Posted by: retarigan | March 8, 2015

Word Dictionary [080315]


Word of the day: clandestine
Definition: adj. surreptitious, secret.
Synonyms: cloak-and-dagger, hugger-mugger, hush-hush, secret, surreptitious, undercover, underground
Etymology: F clandestin or L clandestinus f. clam secretly (more…)

pronunciation: klænˈdestɪn
from Oxford: clandestine

adj. surreptitious, secret.
Derivatives: clandestinely adv. clandestinity n.
Etymology: F clandestin or L clandestinus f. clam secretly
from Wordnet: clandestine

adj : conducted with or marked by hidden aims or methods; “clandestine intelligence operations”; “cloak-and-dagger activities behind enemy lines”; “hole-and-corner intrigue”; “secret missions”; “a secret agent”; “secret sales of arms”; “surreptitious mobilization of troops”; “an undercover investigation”; “underground resistance” [syn: cloak-and-dagger, hole-and-corner(a), hugger-mugger, hush-hush, on the quiet(p), secret, surreptitious, undercover, underground]

from Wikipedia: clandestine; Clandestine may refer to: Secrecy, the practice of hiding information from certain individuals or groups, perhaps while sharing it with other individuals Clandestine operation, a secret intelligence or military activity

Quote of the day: Any change, even a change for the better, is always accompanied by drawbacks and discomforts. by Arnold Bennett

Birthday of the day: John III, Duke of Brittany; John III the Good (in Breton Yann III, in French Jean III) (8 March 1286 – 30 April 1341) was duke of Brittany, from 1312 to his death. He was son of Duke Arthur II and Mary of Limoges, his first wife.

Joke of the day: Two barbershops were in red-hot competition. One put up a sign advertising haircuts for 7-dollars. His competitor put up one that read, ‘We repair 7-dollars hair cuts.’

Thought of the day: Yesterday is gone. Tomorrow has not yet come. We have only today. Let us begin.

Fact of the day: 1010 – Ferdowsi completes his epic poem Shahnameh.

Biography of the day: Bobby Fischer; Bobby Fischer (9 Mar. 1943-17 Jan. 2008), professional chess player and the eleventh official world chess champion, was born Robert James Fischer in Chicago, Illinois, to a single mother, Regina Wender Fischer. Bobby had an older sister, Joan, who was born to Regina, an American citizen of Polish-Jewish heritage, and then-husband Hans Gerhardt Fischer in 1937 while the couple lived in Moscow. In 1939 Regina and daughter Joan returned to the United States via Paris without Hans Gerhardt, who immigrated to Chile. Bobby’s paternity was uncertain. Though Regina had listed Hans Gerhardt Fischer as the father on the birth certificate, it is now strongly believed that Bobby’s father was Paul Felix Nemenyi, a Hungarian immigrant scientist of Jewish faith whom Regina had met in Colorado in the early 1940s.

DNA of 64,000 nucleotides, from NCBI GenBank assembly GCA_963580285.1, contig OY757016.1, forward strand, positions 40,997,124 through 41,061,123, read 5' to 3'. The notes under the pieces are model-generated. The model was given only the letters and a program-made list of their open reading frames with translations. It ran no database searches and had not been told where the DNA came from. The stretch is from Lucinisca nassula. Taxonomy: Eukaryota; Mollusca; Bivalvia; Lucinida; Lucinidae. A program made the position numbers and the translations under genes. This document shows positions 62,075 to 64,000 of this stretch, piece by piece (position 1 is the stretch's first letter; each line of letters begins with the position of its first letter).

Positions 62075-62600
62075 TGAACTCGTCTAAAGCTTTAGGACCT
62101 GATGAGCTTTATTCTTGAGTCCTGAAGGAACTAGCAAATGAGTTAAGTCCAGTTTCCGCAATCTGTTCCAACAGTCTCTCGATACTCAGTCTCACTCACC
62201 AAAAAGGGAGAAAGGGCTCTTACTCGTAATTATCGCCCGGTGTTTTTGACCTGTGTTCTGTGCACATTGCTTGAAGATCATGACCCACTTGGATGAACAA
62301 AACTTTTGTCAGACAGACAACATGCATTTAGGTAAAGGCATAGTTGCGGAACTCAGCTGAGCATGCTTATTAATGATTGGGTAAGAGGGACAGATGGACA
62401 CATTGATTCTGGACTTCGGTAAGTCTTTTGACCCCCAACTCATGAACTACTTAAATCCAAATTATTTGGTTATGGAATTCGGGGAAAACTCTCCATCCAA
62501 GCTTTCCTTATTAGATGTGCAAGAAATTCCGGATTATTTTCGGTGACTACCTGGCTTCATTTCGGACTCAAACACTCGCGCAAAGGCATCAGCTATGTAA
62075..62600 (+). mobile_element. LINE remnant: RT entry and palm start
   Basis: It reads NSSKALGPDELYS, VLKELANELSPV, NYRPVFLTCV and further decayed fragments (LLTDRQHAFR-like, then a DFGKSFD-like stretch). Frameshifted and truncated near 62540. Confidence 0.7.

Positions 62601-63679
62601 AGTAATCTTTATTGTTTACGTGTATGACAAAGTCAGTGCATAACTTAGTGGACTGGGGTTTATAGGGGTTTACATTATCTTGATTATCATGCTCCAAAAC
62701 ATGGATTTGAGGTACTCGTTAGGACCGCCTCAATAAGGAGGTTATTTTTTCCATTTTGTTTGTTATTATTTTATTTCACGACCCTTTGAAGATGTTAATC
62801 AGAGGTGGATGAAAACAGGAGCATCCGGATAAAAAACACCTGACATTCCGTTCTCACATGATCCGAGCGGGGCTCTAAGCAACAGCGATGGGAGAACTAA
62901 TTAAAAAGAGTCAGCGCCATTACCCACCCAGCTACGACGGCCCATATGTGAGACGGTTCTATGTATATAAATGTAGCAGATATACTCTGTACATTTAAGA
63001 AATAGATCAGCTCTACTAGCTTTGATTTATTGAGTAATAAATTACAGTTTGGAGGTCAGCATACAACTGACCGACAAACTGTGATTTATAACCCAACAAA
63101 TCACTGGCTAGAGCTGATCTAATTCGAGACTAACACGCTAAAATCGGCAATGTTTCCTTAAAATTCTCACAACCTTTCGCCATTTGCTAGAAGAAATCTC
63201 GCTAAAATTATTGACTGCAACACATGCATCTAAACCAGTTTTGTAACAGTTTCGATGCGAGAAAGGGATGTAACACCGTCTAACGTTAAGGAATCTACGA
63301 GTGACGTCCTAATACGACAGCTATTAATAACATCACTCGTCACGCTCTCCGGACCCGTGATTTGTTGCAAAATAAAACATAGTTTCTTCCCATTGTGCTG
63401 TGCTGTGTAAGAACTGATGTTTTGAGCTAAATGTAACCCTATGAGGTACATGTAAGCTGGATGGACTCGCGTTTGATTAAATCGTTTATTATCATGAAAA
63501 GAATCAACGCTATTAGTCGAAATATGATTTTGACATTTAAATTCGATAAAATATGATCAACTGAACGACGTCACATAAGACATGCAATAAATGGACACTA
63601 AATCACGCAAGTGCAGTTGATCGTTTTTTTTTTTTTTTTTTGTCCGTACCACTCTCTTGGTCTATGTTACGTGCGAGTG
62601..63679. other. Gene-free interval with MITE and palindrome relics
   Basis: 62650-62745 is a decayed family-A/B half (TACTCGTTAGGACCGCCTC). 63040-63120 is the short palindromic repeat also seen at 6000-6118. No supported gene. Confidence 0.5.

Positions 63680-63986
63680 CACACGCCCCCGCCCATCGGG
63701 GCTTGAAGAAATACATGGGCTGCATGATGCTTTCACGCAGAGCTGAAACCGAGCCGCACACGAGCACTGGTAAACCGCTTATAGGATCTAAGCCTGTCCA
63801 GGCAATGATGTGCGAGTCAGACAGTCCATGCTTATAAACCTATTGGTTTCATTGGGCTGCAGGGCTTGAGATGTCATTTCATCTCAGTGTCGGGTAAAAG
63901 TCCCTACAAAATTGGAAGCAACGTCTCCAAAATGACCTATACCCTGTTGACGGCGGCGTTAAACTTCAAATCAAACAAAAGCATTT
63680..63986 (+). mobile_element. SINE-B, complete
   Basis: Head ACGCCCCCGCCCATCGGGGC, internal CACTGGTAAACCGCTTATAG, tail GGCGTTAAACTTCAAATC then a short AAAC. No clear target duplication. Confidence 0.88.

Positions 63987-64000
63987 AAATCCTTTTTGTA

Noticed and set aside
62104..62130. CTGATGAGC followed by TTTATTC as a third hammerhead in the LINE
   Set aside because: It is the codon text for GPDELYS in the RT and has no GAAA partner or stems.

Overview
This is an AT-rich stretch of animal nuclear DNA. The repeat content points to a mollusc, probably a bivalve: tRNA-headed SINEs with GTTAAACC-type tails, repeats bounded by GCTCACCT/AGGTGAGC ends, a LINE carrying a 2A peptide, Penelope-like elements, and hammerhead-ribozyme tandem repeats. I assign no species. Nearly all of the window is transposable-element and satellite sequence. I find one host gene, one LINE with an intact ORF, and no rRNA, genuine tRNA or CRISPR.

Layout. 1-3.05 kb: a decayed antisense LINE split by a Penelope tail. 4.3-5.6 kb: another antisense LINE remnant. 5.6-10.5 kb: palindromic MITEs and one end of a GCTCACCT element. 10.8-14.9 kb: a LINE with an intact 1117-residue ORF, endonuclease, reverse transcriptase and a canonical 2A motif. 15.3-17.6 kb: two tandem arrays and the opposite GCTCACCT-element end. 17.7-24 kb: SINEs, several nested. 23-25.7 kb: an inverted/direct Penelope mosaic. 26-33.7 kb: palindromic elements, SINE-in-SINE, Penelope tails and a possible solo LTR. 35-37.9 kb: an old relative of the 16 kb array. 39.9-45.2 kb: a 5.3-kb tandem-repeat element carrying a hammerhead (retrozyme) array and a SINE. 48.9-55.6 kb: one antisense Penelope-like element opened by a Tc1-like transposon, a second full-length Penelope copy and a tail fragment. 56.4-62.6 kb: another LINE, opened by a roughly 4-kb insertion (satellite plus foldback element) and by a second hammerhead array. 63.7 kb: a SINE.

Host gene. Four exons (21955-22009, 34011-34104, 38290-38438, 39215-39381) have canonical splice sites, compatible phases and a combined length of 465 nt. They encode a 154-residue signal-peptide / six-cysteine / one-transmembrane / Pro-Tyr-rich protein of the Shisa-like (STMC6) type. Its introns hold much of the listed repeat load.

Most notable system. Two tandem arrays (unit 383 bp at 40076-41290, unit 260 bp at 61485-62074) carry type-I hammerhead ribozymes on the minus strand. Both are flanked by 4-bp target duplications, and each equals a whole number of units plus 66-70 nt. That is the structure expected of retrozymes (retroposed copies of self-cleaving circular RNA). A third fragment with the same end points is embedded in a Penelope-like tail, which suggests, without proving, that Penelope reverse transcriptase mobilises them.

Article of the day: Lost Luggage; Lost Luggage is an action video game developed and released in 1982 for the Atari 2600 by the Texas-based studio Games by Apollo. The player controls skycap porters working at an airport and tries to collect pieces of luggage that fall from a frantic overhead luggage carousel. A two-player mode, in which the second player controls the direction the luggage falls, is included. Programmer Ed Salvo was inspired to begin making Lost Luggage when he was waiting for his luggage at the Dallas/Fort Worth International Airport, and the game took around four weeks to make. A four-minute advertising jingle was recorded for the game, but never used. Most reviewers criticized the game’s similarity to the Activision game Kaboom!, believing Lost Luggage to be an inferior clone, but a reviewer for the magazine TV Gamer recommended the game for children, and Videogaming Illustrated described the game as the most charming of Apollo’s releases. Soon after Lost Luggages release, Apollo filed for bankruptcy and closed.

Did you know: a) that the Hallaton Helmet may have been owned by a Briton who fought alongside the Romans during their conquest of Britain in AD 43? b) that Queen Lili?uokalani’s song ‘Aloha ?Oe’ was inspired by the tender farewell and fond embrace between Colonel Boyd and one of the young ranch ladies at Maunawili? c) that the 1806 settlement of Chinese in Trinidad was the first organised settlement of Chinese people in the Caribbean, preceding the importation of Chinese-indentured labour by over 40 years? d) that most of Manchester’s Grade I listed buildings are Victorian, because of Manchester’s growth during the Industrial Revolution?

Source: http://worddictionary.com.au/


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